problems, etc. (Not: “Work First”)
• Basic questions on aims:
• Realistic aims: Is employment an appropriate and feasible goal?
Or:
• Strive for : greater stability in life - but in association with (further)
claiming of benefits?
UK: Lessons (2)
• Delivery aspects:
• Clients: least likely to volunteer for support  Outreach
approaches needed
• One-to-one support from a personal advisor
• Staff with empathy, good communication skills
• “It takes time to help the most disadvantaged”: 6-12 month
period: insufficient
• Appropriate case load for advisor/provider
• In depth knowledge of local organizational infrastructure
• Practical inter-organizational referral arrangements (to
prevent drop out)
Norway: QP
QP Aims
• History:
•
•
•
•
2007: Start pilots
2009: Interim evaluation / EU Peer Review
2010: Nation wide implementation (and legal entitlement)
2014: Evaluation report
• Aim: fight poverty, by promoting self-supporting employment
• Target group: Hard to employ social assistance
claimants with reduced work capacity and variety of
problems:
• Poor language skills, disrupted schooling, little or no work
experience
• Often: mental disorders, drugs problems
• Aged 19 - 67
QP: Key features (1)
• Programme:
• “Costly and ambitious”
• Combines generosity and activation
• Offers income safety, requires effort to become self
sufficient.
• Key elements programme:
• Full time (37,5 hours/week)
• Duration: initially 1 year (max. 2 years)
• Income support (“quasi wage”): € 20 000/ year (< 25
years: 2/3)
• Allowances (child support, housing)
• QP benefit: taxed and holiday privileges (as regular labour)
QP: Key features (2)
• Tailored qualification and activation programme
• Agreed by client and case worker
• Plan elements: mixture:
• Consultations
• Medical rehabilitation, therapy, sports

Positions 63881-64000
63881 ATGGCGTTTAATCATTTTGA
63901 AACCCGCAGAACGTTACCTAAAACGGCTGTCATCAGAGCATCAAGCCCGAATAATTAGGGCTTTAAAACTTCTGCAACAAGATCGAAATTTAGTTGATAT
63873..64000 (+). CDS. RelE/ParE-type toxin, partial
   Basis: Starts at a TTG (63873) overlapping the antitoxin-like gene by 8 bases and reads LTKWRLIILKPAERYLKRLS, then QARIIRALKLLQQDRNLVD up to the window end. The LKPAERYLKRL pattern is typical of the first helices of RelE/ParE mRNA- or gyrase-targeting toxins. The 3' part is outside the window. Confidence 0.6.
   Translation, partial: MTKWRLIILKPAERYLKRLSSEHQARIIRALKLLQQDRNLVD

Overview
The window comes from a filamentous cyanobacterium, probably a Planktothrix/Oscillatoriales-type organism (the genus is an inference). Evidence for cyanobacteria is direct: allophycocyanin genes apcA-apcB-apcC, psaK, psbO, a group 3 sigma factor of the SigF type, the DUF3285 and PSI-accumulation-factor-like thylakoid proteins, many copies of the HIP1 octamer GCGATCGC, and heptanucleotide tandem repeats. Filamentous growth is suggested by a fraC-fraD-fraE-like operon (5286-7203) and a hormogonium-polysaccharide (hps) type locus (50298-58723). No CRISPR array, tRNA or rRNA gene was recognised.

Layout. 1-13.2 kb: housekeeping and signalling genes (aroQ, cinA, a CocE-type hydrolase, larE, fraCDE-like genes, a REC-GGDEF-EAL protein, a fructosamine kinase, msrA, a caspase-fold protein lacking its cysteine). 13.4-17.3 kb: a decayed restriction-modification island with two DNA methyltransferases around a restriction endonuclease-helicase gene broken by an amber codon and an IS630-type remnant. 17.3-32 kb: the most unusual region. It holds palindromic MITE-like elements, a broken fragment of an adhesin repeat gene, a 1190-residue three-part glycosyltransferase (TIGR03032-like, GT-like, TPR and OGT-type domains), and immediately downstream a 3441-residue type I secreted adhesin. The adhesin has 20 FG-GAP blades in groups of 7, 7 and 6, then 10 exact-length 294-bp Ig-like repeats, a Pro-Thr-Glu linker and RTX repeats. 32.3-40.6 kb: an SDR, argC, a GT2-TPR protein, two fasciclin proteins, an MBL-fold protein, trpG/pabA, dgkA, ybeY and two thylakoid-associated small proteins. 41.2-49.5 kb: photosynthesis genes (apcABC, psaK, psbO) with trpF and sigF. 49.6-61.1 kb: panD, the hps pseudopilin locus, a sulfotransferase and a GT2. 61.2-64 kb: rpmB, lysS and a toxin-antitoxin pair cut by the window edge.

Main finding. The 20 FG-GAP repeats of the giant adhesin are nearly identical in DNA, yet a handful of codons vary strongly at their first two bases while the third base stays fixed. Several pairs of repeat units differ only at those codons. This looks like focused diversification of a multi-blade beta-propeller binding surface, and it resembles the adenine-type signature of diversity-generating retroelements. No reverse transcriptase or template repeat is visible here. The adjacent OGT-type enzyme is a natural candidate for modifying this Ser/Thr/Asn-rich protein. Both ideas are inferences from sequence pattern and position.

• Skills upgrading
• Employment training
• Social training
Structure QP
Initial evaluations (1)
• End 2010: 17 214 participants
• Plan completed: 4 968 (29%)
• Dropped out:
1 414 (8%)
• After completion:
• 31% in regular employment
• 7% entered regular education
• 62% continued benefit dependency (temporary,
permanent disability benefit, social assistance)
Initial evaluations (2)
• “Success factors” (interviews):
• Individually tailored programme, flexibility criteria
• Job training with “ordinary employers”
• Clients:
• Income support: financial stability
• Plans fitted to individual needs
• QP case workers:
• Received specific training (employment issues)
• Adapted case load: 18 clients (other schemes: ca. 86 clients)
• Active follow up approach and adequate IT system
• Weaknesses:
• Transfer from health  employment interventions
• Full time programme: often not feasible
EU Peer Review Evaluation (2010)
• Very positive: QP reflects social inclusion policy
EU advocates:
•
•
•
•
One stop shop
Integrated approach (work and health)
Adequate income support
Coordination of several administrative levels
(municipality, region, national)
• One coordinator / case manager:
• both internally (public actors) and
• externally (e.g. care provider, employer)
• Clients and case workers: satisfied
“Final” evaluations (2014)
• Register data entrants 2008 – 2011 (N=19 211)
•
•
•
•
Participating >2 years: 23%
Mean age: 33.7
Non-native: 50.7%
High school: 16.1%
• Main success criterion employment:
• QP: reduces employment slightly during first 1-2 years of
participation
• 3 years after QP entry: 20% point increase in employment
probability (stat. sign.)
• Most additional jobs: poorly paid / very small
• So: still high dependency of transfers from welfare state
Some conclusions (1)
• Policy / programme level:
• Shared Goals (employment, less barriers, stability)
• Programme features:
•
•
•
•
Large variations contents/structure of programmes
Long lasting
Shared responsibilities (case worker/client)
Integration work focussed interventions
• Dilemma’s: e.g.
• Voluntary vs compulsory
• Evaluations: more on “process” than “effects”
Some conclusions (2)
• Operational level:
• Active approach to client:
• Outreach
• Close monitoring and supervision
• Organizational issues needing attention: e.g.:
•
•
•
•
•
•
Multidisciplinary cooperation
Commitment and consensus
Various coordination models
Agreement on budgets and criteria
Availability of services (waiting lists)
Working conditions/ work load case managers